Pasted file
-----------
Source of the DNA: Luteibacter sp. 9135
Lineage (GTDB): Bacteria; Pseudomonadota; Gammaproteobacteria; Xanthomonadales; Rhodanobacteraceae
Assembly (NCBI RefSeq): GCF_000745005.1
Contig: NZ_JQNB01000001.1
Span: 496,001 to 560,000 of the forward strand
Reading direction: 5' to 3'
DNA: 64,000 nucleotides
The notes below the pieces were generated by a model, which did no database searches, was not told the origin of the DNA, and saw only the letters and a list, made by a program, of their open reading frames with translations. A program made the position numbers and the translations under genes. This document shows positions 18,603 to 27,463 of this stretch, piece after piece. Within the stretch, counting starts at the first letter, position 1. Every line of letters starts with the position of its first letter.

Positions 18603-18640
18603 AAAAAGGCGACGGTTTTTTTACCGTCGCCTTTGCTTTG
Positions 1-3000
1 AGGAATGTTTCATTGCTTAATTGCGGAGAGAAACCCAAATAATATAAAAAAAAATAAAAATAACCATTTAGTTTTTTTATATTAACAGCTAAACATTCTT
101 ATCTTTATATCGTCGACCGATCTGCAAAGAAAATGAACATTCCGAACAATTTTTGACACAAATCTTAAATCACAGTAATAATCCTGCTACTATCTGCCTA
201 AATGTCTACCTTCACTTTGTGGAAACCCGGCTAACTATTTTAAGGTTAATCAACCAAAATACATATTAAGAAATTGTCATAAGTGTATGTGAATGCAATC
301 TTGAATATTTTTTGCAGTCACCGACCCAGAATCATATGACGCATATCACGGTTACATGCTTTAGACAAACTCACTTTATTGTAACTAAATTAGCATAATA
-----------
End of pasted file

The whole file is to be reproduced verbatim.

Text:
Source of the DNA: Luteibacter sp. 9135
Lineage (GTDB): Bacteria; Pseudomonadota; Gammaproteobacteria; Xanthomonadales; Rhodanobacteraceae
Assembly (NCBI RefSeq): GCF_000745005.1
Contig: NZ_JQNB01000001.1
Span: 496,001 to 560,000 of the forward strand
Reading direction: 5' to 3'
DNA: 64,000 nucleotides
The notes below the pieces were generated by a model, which did no database searches, was not told the origin of the DNA, and saw only the letters and a list, made by a program, of their open reading frames with translations. A program made the position numbers and the translations under genes. This document shows positions 18,603 to 27,463 of this stretch, piece after piece. Within the stretch, counting starts at the first letter, position 1. Every line of letters starts with the position of its first letter.

Positions 18603-18640
18603 AAAAAGGCGACGGTTTTTTTACCGTCGCCTTTGCTTTG
Positions 1-3000
1 AGGAATGTTTCATTGCTTAATTGCGGAGAGAAACCCAAATAATATAAAAAAAAATAAAAATAACCATTTAGTTTTTTTATATTAACAGCTAAACATTCTT
101 ATCTTTATATCGTCGACCGATCTGCAAAGAAAATGAACATTCCGAACAATTTTTGACACAAATCTTAAATCACAGTAATAATCCTGCTACTATCTGCCTA
201 AATGTCTACCTTCACTTTGTGGAAACCCGGCTAACTATTTTAAGGTTAATCAACCAAAATACATATTAAGAAATTGTCATAAGTGTATGTGAATGCAATC
301 TTGAATATTTTTTGCAGTCACCGACCCAGAATCATATGACGCATATCACGGTTACATGCTTTAGACAAACTCACTTTATTGTAACTAAATTAGCATAATA